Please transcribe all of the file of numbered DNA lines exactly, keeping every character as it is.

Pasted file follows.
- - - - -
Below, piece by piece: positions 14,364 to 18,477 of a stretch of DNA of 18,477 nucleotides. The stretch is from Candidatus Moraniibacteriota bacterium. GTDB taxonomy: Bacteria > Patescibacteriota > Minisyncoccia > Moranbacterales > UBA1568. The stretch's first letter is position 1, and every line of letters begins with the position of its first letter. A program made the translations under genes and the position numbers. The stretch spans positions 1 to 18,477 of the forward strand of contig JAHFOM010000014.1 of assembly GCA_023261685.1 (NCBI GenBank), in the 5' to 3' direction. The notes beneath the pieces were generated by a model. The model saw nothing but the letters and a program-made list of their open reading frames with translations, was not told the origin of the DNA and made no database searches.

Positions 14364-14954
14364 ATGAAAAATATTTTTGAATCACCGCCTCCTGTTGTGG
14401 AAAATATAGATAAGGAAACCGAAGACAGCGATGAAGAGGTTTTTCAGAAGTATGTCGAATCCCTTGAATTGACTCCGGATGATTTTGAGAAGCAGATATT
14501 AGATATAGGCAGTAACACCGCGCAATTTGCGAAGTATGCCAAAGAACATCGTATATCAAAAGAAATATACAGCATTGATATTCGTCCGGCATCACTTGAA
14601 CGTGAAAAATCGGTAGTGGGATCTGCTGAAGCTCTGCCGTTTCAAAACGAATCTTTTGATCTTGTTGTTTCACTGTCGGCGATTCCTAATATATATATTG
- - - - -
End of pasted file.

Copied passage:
Below, piece by piece: positions 14,364 to 18,477 of a stretch of DNA of 18,477 nucleotides. The stretch is from Candidatus Moraniibacteriota bacterium. GTDB taxonomy: Bacteria > Patescibacteriota > Minisyncoccia > Moranbacterales > UBA1568. The stretch's first letter is position 1, and every line of letters begins with the position of its first letter. A program made the translations under genes and the position numbers. The stretch spans positions 1 to 18,477 of the forward strand of contig JAHFOM010000014.1 of assembly GCA_023261685.1 (NCBI GenBank), in the 5' to 3' direction. The notes beneath the pieces were generated by a model. The model saw nothing but the letters and a program-made list of their open reading frames with translations, was not told the origin of the DNA and made no database searches.

Positions 14364-14954
14364 ATGAAAAATATTTTTGAATCACCGCCTCCTGTTGTGG
14401 AAAATATAGATAAGGAAACCGAAGACAGCGATGAAGAGGTTTTTCAGAAGTATGTCGAATCCCTTGAATTGACTCCGGATGATTTTGAGAAGCAGATATT
14501 AGATATAGGCAGTAACACCGCGCAATTTGCGAAGTATGCCAAAGAACATCGTATATCAAAAGAAATATACAGCATTGATATTCGTCCGGCATCACTTGAA
14601 CGTGAAAAATCGGTAGTGGGATCTGCTGAAGCTCTGCCGTTTCAAAACGAATCTTTTGATCTTGTTGTTTCACTGTCGGCGATTCCTAATATATATATTG